Cross-kingdom synthetic microbiota supports tomato suppression of Fusarium wilt disease

Tomato (Solanum lycopersicum) is one of the most widely grown vegetables worldwide, and the increasing market demand is met by large-scale greenhouse cultivation. Owning to the widespread application of agrochemicals and monoculture farming, outbreaks of fungal diseases, such as wilt disease caused by Fusarium oxysporum f. sp. lycopersici (FOL), have been frequently reported. Fusarium wilt disease (FWD) has become one of the most significant diseases leading to tomato yield losses, and its prevention and control have become a global concern1,2. In China, the increased incidence of FWD in the greenhouse has severely impacted the development of the tomato industry. 

The role of rhizosphere microbiota in the resistance of tomato plants against soil-borne Fusarium wilt disease (FWD) remains unclear. Here, the researchers showed that the FWD incidence was significantly negatively correlated with the diversity of both rhizosphere bacterial and fungal communities. Using the microbiological culturomic approach, the researchers selected 205 unique strains to construct different synthetic communities (SynComs), which were inoculated into germ-free tomato seedlings, and their roles in suppressing FWD were monitored using the omics approach.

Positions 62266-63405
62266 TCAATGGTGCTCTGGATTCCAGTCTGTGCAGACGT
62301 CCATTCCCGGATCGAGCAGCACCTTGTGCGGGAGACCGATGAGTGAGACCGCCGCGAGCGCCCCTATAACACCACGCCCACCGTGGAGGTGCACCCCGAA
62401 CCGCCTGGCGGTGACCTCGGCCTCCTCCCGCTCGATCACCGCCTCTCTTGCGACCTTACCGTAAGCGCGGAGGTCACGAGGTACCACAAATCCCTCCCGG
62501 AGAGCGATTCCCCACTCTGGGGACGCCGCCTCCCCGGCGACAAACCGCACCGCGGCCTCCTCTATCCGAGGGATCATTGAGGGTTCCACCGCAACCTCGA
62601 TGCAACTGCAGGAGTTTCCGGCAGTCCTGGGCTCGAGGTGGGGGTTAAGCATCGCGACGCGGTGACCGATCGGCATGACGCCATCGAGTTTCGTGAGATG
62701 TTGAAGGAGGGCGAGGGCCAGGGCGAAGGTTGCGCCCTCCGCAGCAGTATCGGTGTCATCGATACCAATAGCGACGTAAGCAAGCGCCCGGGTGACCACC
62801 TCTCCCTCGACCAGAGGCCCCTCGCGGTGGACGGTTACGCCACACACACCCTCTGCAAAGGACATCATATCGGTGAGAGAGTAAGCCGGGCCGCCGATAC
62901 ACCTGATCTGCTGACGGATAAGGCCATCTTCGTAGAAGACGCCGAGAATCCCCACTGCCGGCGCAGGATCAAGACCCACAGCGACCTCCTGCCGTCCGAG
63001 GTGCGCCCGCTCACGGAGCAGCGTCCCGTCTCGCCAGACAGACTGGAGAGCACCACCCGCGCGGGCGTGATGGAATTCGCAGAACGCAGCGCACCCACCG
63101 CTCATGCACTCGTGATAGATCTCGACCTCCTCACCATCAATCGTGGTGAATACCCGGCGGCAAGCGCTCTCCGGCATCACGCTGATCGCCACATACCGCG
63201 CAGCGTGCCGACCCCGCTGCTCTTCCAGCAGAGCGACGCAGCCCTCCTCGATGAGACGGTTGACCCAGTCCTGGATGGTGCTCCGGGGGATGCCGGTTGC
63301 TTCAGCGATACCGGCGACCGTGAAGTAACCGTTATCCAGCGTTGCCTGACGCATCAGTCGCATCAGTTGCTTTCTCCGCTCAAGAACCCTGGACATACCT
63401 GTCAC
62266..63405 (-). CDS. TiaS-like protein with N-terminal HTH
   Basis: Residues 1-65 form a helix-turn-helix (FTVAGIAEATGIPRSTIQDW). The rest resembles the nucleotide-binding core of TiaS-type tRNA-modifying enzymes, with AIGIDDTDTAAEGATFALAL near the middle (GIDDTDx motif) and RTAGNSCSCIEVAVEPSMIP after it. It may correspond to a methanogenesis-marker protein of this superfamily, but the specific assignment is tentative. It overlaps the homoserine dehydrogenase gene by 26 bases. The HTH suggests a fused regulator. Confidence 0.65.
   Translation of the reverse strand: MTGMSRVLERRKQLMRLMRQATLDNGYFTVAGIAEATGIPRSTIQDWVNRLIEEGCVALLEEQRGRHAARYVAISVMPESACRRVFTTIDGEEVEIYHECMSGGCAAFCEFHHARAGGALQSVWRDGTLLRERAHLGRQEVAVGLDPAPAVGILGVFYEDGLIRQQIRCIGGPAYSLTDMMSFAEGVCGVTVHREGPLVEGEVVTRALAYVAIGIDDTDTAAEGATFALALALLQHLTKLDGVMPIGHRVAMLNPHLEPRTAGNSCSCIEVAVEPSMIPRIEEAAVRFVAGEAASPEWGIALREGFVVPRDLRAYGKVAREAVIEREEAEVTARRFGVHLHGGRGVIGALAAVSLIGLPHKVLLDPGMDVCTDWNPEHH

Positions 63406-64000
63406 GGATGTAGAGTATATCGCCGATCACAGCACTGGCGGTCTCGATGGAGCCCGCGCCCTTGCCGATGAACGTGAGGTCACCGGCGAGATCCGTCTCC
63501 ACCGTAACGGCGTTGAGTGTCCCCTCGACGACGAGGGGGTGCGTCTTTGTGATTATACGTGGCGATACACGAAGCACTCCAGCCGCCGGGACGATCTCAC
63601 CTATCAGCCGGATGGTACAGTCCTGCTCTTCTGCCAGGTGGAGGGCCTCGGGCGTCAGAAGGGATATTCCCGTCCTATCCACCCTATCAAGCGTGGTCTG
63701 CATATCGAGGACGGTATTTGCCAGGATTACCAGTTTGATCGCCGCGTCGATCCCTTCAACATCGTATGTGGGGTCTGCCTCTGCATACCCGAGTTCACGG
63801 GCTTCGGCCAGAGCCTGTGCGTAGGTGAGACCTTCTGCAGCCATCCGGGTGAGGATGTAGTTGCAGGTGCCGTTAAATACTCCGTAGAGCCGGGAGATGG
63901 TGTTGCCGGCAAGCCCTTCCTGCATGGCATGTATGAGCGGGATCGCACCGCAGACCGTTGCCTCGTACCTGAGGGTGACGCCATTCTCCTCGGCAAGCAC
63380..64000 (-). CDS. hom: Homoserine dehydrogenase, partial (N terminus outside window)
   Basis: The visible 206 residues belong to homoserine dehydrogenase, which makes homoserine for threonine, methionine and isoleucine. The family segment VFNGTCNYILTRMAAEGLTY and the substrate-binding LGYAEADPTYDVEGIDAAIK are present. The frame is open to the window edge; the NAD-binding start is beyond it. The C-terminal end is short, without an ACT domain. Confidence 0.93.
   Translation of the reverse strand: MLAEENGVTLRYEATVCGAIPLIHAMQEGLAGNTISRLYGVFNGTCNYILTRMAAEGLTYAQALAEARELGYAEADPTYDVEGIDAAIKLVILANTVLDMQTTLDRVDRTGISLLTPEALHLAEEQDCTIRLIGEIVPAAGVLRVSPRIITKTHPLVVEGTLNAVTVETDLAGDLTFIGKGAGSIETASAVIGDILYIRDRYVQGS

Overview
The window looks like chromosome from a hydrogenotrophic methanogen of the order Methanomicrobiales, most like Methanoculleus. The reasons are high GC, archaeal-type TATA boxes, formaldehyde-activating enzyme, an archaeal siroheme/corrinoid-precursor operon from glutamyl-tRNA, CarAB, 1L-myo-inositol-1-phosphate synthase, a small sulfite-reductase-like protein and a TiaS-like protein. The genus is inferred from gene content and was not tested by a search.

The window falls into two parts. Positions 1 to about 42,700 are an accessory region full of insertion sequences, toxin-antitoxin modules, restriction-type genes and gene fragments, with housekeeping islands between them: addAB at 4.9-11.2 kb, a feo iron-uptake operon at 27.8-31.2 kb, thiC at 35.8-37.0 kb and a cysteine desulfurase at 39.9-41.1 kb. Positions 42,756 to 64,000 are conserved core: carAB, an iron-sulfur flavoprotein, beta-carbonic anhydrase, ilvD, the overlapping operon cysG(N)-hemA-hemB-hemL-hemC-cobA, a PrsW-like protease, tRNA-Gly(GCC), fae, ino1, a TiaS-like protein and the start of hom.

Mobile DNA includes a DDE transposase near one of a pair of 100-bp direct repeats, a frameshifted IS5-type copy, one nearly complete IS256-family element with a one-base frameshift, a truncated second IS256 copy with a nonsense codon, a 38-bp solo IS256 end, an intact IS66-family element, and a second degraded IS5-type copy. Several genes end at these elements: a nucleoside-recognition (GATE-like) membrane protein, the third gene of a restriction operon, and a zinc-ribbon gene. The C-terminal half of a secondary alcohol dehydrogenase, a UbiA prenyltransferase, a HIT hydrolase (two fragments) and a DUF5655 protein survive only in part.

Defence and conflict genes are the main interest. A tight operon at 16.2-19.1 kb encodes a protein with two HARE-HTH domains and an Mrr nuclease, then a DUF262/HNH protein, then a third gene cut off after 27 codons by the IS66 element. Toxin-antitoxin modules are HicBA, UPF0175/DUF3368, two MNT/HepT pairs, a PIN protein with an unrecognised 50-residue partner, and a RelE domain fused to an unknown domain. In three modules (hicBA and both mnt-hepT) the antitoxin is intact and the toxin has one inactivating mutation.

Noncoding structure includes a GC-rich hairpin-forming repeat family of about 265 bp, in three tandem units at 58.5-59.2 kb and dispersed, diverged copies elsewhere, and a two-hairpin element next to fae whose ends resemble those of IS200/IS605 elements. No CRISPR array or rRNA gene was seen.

Cross-kingdom (fungi and bacteria) SynComs were most effective in suppressing FWD than those of Fungal or Bacterial SynComs alone. This effect was underpinned by a combination of molecular mechanisms related to plant immunity, and microbial interactions contributed by the bacterial and fungal communities. This study provides new insight into the dynamics of microbiota in pathogen suppression and host immunity interactions. Also, the formulation and manipulation of SynComs for functional complementation constitute a beneficial strategy in controlling the soil-borne disease.

Read the complete research at

Zhou, X., Wang, J., Liu, F. et al. Cross-kingdom synthetic microbiota supports tomato suppression of Fusarium wilt disease. Nat Commun 13, 7890 (2022). 

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